As you read the following quote, the origin of which we will not disclose until the bottom of the page, think not of Taylor Swift, multi-platinum and Grammy-award-winning artist, and think not of Esther Greenwood, Sylvia Plath’s semi-autobiographical protagonist from her only novel The Bell Jar. Nay. Read and absorb the meaning. Stave off all images of young women with long faces, lying languidly in dusty rose-colored chez lounges, their arms draped melodramatically over their eyes as small, feeble sighs escape their perfectly flushed lips and simply read.
“My fears circle around me making the wrong choices and messing this up for myself. I don’t wanna end up being awful and intolerable. Alone. Laying in a marble bathtub by myself, like sad, with a glass of wine just complaining that my life ended up alone because I pushed everyone away because I thought I was too good to hang out with anybody.”
Now. Breathe. Let your mind circle like the woman in question’s ever-present fears. Who said this? Was it Esther, the depressed young woman who fears she’ll be crushed by the never-ending expectations life and her peers have thrust upon her? Or is it Taylor, the young country star whose fame as rocketed her into the belly of the beast where no cruel comment or harsh criticism is spared by anyone with an opinion about her life or her life’s work?
Drumroll please… It’s Taylor, who gave an interview to InStyle UK, according to The Daily Mail, in which she discusses the pressure of hey day to day existence — which, if you’re Swift, can’t be easy these days in light of the fact that the Internet has thrown her into the Hatable Celebrity Bucket where her best company is Anne Hathaway.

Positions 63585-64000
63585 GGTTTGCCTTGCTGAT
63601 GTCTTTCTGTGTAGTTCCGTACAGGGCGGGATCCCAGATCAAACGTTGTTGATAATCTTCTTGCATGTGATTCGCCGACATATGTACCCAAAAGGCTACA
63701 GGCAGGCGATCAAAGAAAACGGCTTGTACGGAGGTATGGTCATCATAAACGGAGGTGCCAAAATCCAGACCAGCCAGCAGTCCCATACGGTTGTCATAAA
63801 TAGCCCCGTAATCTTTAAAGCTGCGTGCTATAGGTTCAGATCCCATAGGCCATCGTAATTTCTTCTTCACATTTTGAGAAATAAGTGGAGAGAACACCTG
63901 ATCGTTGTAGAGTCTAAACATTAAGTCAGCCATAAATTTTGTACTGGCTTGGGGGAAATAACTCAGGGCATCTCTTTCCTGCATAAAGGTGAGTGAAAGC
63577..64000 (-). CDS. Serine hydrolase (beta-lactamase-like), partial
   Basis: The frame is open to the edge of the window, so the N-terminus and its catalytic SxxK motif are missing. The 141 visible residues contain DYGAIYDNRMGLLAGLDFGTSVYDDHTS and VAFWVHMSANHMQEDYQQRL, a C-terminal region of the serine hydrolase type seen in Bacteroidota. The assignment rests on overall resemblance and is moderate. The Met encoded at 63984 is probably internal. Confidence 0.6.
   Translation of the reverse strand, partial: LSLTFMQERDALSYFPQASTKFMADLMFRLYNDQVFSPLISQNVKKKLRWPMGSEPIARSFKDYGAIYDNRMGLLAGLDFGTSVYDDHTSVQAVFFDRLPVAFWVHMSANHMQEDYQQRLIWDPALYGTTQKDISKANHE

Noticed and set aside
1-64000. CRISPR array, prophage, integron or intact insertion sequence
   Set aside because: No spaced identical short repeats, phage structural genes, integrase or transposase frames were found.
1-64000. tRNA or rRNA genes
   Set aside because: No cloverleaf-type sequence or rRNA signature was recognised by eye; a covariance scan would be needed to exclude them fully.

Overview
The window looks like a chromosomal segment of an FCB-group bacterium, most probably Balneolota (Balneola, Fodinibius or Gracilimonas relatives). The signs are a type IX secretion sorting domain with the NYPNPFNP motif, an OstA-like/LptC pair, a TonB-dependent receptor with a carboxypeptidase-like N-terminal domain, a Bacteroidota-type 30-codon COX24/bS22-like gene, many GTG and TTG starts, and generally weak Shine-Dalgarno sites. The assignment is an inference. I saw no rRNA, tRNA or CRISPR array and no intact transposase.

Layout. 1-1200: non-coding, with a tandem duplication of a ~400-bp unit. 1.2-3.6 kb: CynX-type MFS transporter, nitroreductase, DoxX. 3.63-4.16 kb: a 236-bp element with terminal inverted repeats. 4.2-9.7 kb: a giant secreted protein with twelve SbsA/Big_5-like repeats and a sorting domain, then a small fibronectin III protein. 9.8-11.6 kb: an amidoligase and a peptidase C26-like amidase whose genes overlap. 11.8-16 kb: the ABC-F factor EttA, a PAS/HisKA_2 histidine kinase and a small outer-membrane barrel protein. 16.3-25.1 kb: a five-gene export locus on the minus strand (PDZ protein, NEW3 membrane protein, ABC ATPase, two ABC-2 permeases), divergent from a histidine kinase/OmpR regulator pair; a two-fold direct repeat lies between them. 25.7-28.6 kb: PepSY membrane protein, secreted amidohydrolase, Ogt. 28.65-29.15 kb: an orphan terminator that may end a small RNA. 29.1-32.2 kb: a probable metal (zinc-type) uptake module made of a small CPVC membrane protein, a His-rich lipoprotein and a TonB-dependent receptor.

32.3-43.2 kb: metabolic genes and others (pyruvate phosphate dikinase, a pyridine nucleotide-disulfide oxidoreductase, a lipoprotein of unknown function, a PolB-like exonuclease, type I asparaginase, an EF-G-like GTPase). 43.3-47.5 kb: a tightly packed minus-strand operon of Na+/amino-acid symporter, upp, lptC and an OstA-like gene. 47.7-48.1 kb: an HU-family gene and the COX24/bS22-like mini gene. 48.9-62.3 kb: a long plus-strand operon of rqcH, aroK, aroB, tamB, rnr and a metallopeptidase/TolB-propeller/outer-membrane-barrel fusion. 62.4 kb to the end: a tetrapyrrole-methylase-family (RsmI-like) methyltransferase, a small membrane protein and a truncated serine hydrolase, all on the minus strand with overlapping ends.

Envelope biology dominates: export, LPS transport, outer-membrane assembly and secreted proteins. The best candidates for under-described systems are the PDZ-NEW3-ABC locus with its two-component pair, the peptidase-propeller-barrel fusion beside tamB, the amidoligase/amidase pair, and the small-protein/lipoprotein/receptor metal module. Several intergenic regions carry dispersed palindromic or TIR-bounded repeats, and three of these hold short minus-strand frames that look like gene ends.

But can you fault us for feeling a little displaced after reading it? Let’s be honest, Swift has probably been brushing up on Plath’s works. How could this quote not be inspired by the woman who wrote this:
“I saw my life branching out before me like the green fig tree in the story. From the tip of every branch, like a fat purple fig, a wonderful future beckoned and winked. One fig was a husband and a happy home and children, and another fig was a famous poet and another fig was a brilliant professor, and another fig was Ee Gee, the amazing editor, and another fig was Europe and Africa and South America, and another fig was Constantin and Socrates and Attila and a pack of other lovers with queer names and offbeat professions, and another fig was an Olympic lady crew champion, and beyond and above these figs were many more figs I couldn’t quite make out. I saw myself sitting in the crotch of this fig tree, starving to death, just because I couldn’t make up my mind which of the figs I would choose. I wanted each and every one of them, but choosing one meant losing all the rest, and, as I sat there, unable to decide, the figs began to wrinkle and go black, and, one by one, they plopped to the ground at my feet.”
I rest my case.
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[Photo Credit: FameFlyNet]